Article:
Injured SJ football player heading home from hospital

December 23, 2009 7:42:33 PM PST
This will be a happy holiday for a San Jose family that has been going through weeks of uncertainty over their critically injured son. Matthew Blea, the 16-year-old football player hurt in a game on Thanksgiving, is heading home from the hospital.

It has been a long road to recovery. First, brain surgery, then an induced coma followed by rehabilitation therapy. Now, nearly a month later, Blea is going home, accompanied by his mother, father and aunt.

"I would like to thank my family, friends and the community for their prayers and support on my recovery," Blea said outside the hospital Wednesday.

His doctor said he has come a long way since the Thanksgiving Day "Big Bone" game between his school, San Jose High Academy and Lincoln High School.

Blea took a hit and fell to the ground. He managed to get back up, but collapsed moments later. It happened out of view of most spectators until they saw an ambulance arrive to rush him to the hospital.

Blea suffered brain swelling and a blood clot between his skull and brain. The large scars on his skull show the extent of the surgery.

His rehabilitation doctor said he has been a great patient.

"He's doing really well. As you saw, he's walking very well. His speech is clearing up. He's still a little bit weak, but you know what, he's getting a lot better. We're happy that we're going to be able to send him home for Christmas," Dr. Lisa Lombard said.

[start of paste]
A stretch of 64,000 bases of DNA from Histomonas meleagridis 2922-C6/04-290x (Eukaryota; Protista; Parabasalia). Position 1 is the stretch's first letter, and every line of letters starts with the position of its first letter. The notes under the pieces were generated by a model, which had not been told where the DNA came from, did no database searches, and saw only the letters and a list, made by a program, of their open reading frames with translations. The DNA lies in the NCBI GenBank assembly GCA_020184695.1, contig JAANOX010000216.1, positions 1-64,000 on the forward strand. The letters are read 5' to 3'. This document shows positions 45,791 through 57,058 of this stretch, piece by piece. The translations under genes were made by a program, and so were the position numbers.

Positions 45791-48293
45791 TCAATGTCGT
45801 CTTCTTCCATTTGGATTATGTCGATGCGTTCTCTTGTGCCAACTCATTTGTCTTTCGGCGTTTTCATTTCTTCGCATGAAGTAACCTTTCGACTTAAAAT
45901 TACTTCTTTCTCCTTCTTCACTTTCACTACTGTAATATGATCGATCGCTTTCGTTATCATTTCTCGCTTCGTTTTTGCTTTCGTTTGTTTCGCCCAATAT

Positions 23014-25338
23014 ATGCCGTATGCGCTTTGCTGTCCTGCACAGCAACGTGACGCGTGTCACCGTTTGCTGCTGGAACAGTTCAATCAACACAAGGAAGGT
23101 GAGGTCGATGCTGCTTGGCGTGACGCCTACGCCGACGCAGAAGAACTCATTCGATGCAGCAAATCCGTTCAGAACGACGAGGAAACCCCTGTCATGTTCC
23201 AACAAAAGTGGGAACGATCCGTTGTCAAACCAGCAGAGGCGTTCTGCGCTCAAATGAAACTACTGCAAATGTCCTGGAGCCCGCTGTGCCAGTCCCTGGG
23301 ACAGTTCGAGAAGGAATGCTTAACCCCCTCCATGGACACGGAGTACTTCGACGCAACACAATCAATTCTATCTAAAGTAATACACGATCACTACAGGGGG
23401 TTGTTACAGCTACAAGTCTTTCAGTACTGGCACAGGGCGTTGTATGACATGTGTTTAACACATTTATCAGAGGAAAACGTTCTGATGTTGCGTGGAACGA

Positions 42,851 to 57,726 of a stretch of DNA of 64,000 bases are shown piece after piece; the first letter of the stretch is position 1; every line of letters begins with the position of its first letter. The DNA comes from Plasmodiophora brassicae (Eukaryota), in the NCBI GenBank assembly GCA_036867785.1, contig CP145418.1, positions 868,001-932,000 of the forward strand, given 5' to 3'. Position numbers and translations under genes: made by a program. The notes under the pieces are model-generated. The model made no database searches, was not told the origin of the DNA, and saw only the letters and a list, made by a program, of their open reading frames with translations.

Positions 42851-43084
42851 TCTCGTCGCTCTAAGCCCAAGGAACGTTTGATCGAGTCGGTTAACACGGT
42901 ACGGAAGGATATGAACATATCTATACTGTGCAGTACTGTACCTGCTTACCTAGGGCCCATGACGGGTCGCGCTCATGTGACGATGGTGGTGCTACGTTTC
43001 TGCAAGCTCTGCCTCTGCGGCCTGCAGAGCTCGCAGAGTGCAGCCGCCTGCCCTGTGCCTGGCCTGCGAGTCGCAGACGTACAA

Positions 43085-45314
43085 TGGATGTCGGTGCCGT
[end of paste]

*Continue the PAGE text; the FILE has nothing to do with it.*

Blea's father, who is the team's defense coordinator, says his son only remembers going to the game and the first couple of plays.

Football remained Blea's passion in the hospital.

"We watch every football game imaginable, so he hasn't lost love of the game," Dave Blea said. "Toby Gerhart came to visit him and the Raiderettes. That was pretty nice."

Now Blea faces months of outpatient therapy.

"The recovery process from brain injury can be anywhere between six to 12 months. So we've seen a very nice trajectory of recovery thus far and so we're hoping he's going to continue with that," Lombard said.

Doctors say brain injuries such as Blea's may cause short-term memory loss and lack of concentration so he will be getting a combination of physical, occupational and speech therapy.


Load Comments